den, and is the only son of a rich widow. Mrs. Silver. Yes, yes, good Pauline, I accede Mrs. Silver. Has he made you a proposal of to your proposition.

marriage. Pauline. Excellent! and I will call you Pauline. Certainly, very often—but I did not mother.

dare to accept. His mother, who is said to be a Mrs. Silver. (Hastily and significantly.) very fine lady, has other prospects for him. This Mother! yes, do so.

son is her only hope, and she loves him above Pauline. But you must treat me as familiarly every thing. as if I were your daughter.

Mrs. Silver. And he ? Mrs. Silver. That will I.

Pauline. Oh he almost worships her! He calls Pauline. We shall have, henceforth, but one her his best friend; he never speaks of her with purse.

out tears in his eyes. (Mrs. Silver strives to Mrs. Silver. I will attend to the household conceal her emotion.) He loves her more dearly affairs and what we save

than any one on earth,-me excepted, of coursePauline. With that will we assist the unfor- } and could I do any thing which would afflict such tunate! Oh! it is so sweet.

a mother? Never! I have, therefore, deterMrs. Silver. But have you no fears that I mined to make known to her every thing, myself; may often be wearisome to you?

for if no one comes to my assistance I shall find Pauline. Never, never.

it impossible to tear myself from William. I Mrs. Silver. You receive visits from certain am only a simple maiden ; it gives me great people-(Pauline casts down her eyes) to whom pleasure to hear a handsome, noble hearted young my presence will not be agreeable. Our old man, say: I love you! Ah! good neighbor, do landlord, for instance; he comes every day! you not see how much I need your assistance ? Pauline. (Smiling.) Yes, he does.

Mrs. Silver. You would, yourself, discover Mrs. Silver. (Observing her closely.) And all to the mother? not he alone; a certain young man, also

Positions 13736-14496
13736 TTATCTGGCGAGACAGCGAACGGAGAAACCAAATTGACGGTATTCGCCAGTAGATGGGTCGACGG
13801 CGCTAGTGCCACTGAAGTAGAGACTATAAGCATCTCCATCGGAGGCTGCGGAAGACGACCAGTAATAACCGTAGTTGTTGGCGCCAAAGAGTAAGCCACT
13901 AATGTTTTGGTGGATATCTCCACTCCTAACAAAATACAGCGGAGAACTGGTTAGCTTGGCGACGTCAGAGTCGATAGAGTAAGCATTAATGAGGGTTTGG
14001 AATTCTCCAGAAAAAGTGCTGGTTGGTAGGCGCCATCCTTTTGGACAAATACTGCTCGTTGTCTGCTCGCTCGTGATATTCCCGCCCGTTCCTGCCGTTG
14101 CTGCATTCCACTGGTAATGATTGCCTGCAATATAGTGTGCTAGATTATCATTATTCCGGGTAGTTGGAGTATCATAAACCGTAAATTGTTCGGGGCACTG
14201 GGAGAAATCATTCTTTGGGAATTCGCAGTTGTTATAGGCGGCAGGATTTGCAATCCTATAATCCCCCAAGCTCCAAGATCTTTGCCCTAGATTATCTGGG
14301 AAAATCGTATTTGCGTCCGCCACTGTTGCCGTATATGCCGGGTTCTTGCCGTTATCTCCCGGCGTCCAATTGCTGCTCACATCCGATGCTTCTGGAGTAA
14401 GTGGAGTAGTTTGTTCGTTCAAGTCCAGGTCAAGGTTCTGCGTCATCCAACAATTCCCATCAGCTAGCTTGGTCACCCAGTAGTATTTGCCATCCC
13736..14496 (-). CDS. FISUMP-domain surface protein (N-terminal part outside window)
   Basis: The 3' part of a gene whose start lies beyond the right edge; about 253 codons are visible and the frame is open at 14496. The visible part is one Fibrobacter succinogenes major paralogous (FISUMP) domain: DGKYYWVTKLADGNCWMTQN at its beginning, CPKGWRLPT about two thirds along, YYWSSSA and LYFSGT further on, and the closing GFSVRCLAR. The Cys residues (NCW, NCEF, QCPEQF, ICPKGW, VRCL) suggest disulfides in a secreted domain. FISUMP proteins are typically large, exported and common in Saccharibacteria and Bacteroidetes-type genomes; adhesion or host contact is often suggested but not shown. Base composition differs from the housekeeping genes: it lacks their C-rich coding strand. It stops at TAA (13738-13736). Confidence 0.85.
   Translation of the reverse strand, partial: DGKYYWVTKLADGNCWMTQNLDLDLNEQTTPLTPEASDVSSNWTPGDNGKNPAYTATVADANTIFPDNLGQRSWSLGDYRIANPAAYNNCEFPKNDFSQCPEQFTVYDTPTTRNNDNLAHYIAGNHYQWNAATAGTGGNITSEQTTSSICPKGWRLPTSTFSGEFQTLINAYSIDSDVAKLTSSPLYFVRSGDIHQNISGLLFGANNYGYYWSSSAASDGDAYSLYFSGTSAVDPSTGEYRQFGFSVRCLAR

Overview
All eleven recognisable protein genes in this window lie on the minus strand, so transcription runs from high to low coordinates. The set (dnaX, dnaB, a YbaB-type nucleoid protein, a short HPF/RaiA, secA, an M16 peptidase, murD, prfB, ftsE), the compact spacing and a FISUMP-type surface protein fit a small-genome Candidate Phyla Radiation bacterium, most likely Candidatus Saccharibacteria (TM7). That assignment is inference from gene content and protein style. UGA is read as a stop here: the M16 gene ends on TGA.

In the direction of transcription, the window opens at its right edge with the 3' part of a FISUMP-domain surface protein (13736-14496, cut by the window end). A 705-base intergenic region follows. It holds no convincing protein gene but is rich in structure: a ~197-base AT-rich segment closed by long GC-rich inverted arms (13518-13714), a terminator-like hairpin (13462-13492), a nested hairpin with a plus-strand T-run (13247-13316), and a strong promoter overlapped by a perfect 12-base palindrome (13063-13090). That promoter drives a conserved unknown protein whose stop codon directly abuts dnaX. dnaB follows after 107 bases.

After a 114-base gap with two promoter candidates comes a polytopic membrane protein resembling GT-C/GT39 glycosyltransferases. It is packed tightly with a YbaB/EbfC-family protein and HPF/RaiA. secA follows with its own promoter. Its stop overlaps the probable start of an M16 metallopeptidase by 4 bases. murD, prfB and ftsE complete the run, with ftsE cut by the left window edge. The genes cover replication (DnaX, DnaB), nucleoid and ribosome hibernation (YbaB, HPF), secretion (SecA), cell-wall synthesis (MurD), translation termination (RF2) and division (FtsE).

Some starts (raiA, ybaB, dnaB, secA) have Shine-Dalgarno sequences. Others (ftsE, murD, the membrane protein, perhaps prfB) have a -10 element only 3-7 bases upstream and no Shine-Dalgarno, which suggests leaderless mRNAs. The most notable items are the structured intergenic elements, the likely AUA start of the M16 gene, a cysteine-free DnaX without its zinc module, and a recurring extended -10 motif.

Pauline. Certainly. My letter is already Pauline. (With half ludicrous displeasure.) { written. (She draws it forth from her bosom.) Whom I love frightfully, I cannot deny.

Here it is. Ten times I have commenced, and Mrs. Silver. I saw him at a distance, only, { ten times have I effaced what I had written; it is but he appears to me

accomplished no better, however, after all. Be. Pauline. Ah yes, distracting! you saw his fore I send the letter, will you do me the favor to eyes! and the soul in his eyes! I owe him read it; in the mean time I will take home the much—perhaps my life. Hear, mother, how veil. (She puts the veil in a bandbox.) When I good he is. As I was carrying some of my work { return, you will give me your opinion—will you home, last winter I fell on the ice and hurt my not ?--your frank opinion ? head so badly that I was stunned. A crowd of Mrs. Silver. Certainly, my child. the rabble gathered about me where I was lying, Pauline. Good-bye; (She embraces Mrs. Silunable to get up; but no one offered assistance, { ver.) you will love me, I hope. until he forced his way through, took me in his Mrs. Silver. I love you, already. arms, and carried me, gently, home. On reach- Pauline. (Going.) Adieu, mother. ing my room I fainted, and when I recovered my Mrs. Silver. Good-bye, my daughter. senses I found a physician at my hed-side. He

Exit Pauline. had brought him and was as earnestly employed Mrs. Silver. An excellent, pure creature! about me as a loving brother.

Yes, I feel that I shall soon be her mother